Soldiers overcome challenges to earn EFMB
One-hundred seventy Soldiers attempted to earn the toughest badge in the Army during the Expert Field Medical Badge train-up and assessment, here, Oct. 29-Nov. 8.
"(The Expert Field Medical Badge) takes study, discipline, expertise, guts, physical effort and the desire to drive on and meet all the objectives," said Lt. Gen. Francis Wiercinski, commander, U.S. Army-Pacific.
"It's not just a symbol of proficiency; it's a symbol of the heart and the guts that it takes," Wiercinski said.
Assessment began with a comprehensive written test, Nov. 3, which has about a 75 percent pass rate.
In the following days, Soldiers conducted three grueling combat test lanes specifically designed to simulate real combat scenarios and night and day land navigation.
Sgt. 1st Class Michael Thetchampa, platoon sergeant, 70th Engineer Company, 65th Eng. Battalion, 130th Eng. Brigade, 8th Theater Sustainment Command, was the noncommissioned officer in charge of the land navigation course.
"We're here to make everyone sitting here on these bleachers successful," he said, during the train-up.
"The candidates have been 'getting it' well. That really shows me they did some training before coming here," Thetchampa said. "It's rewarding (to be a part of the train-up), because some of these guys are going to earn their badge."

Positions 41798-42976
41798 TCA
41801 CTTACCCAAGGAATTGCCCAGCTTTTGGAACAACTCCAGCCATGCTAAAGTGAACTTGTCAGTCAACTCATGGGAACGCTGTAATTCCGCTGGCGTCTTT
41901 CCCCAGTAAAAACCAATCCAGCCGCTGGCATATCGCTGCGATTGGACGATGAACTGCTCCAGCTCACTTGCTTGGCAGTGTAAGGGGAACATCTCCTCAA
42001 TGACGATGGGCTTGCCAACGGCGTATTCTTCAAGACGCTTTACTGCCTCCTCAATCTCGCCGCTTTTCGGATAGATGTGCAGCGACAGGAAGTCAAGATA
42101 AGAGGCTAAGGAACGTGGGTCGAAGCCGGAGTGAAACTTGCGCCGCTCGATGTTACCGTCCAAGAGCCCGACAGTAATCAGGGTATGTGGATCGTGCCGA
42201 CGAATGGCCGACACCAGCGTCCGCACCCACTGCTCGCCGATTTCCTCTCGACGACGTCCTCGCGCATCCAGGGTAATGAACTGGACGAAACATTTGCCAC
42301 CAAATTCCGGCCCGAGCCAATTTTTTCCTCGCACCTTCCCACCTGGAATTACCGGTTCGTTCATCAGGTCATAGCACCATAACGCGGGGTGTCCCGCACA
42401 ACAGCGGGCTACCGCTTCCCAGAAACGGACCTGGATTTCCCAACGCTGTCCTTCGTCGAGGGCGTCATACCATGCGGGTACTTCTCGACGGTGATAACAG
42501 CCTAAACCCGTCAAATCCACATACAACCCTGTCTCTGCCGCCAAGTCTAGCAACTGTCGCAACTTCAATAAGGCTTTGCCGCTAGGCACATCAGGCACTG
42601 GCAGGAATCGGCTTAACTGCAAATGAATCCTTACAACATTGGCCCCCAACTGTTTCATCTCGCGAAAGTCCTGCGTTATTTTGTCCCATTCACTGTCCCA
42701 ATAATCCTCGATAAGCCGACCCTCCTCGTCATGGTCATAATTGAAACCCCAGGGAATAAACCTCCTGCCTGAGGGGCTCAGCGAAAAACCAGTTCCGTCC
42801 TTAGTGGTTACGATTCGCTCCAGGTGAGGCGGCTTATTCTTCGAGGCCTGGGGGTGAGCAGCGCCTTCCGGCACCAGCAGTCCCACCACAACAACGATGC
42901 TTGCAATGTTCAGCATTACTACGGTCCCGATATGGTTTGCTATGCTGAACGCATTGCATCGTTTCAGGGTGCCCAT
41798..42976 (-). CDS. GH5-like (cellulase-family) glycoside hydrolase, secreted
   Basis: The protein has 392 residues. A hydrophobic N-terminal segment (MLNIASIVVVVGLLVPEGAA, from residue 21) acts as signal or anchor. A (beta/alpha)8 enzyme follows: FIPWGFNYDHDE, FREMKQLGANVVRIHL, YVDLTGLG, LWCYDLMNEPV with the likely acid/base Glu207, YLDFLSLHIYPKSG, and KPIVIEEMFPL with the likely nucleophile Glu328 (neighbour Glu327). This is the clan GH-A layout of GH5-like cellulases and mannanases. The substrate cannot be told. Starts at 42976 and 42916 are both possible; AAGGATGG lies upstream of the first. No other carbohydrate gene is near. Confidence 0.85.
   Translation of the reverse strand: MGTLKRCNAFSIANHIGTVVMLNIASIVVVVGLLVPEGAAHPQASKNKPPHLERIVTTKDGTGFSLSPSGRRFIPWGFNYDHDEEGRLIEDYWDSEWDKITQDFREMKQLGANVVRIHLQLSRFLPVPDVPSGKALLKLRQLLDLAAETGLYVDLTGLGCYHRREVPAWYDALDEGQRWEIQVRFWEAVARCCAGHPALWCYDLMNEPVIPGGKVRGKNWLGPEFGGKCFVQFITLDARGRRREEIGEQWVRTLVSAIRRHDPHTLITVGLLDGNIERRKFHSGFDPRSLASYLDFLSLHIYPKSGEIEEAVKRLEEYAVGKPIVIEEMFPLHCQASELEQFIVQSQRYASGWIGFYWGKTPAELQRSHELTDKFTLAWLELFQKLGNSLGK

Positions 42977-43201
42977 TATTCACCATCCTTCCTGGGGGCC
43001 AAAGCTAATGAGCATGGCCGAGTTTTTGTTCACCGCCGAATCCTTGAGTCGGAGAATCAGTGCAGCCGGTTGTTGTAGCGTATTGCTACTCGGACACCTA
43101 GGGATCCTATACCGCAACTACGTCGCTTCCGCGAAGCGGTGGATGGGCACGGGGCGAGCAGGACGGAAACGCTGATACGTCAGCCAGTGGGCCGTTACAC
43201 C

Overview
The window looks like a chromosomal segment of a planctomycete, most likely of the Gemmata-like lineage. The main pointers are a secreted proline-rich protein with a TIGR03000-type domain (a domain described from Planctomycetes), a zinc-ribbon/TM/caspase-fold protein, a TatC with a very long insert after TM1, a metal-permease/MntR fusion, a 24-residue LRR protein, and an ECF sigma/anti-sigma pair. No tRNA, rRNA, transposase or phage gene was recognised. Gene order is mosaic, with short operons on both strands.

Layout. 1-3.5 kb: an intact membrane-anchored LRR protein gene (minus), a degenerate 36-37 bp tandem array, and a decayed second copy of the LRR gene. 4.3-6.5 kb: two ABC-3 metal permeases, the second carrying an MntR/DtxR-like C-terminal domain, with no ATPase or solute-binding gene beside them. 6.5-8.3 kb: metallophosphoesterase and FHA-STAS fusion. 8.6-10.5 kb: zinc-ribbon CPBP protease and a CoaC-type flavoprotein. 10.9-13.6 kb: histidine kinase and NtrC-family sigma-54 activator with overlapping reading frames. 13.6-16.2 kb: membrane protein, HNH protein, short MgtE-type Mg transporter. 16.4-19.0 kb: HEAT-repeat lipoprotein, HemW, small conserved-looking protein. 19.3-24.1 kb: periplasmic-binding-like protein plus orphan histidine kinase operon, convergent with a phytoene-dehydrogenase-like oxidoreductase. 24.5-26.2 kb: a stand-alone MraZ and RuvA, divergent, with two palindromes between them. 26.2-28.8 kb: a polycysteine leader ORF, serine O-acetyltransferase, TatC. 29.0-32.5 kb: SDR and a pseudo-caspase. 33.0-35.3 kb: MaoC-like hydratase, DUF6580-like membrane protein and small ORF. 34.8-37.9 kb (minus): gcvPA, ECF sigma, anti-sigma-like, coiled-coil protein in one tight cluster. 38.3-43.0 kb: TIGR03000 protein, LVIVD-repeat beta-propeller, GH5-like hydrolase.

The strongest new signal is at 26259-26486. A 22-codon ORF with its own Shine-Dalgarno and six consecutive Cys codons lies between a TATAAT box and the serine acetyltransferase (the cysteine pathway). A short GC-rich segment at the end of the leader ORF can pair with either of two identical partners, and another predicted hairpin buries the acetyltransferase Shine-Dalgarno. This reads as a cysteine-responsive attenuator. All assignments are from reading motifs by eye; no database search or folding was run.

The train-up ran Oct. 29-Nov. 2 and paid off for a number of candidates.
Testing concluded with an arduous 12-mile road march around Wheeler Army Airfield. This final test was too much for a number of candidates, after experiencing severe mental and physical fatigue from the days prior.
"Nothing is guaranteed until you cross that line," said Sgt. 1st Class Jerome MacDonald, senior medic, 130th Eng. Bde., 8th TSC, as he anxiously waited for one of his medics to cross the finish line.
Forty-six Soldiers made it to the graduation ceremony, receiving the Expert Field Medical Badge in a ceremony held at Area X, here, Nov. 8.
The pass rate was an unusual high of 27 percent; the average pass rate for the EFMB is around 17 percent.
"That's huge," commented Wiercinski, "and it's not because the instructors, or graders, or the terrain was any easier (on) any other Soldiers going through their EFMB (testing). It's probably tougher here because of the terrain.
"For those of you who did not make it … next year. You know what you missed; you know how hard it was," Wiercinski added. "Go out there and get the toughest badge we have in the United States Army!"
Article by 1st Lt. Grant Taulbee, 130th Engineer Brigade, 8th Theater Sustainment Command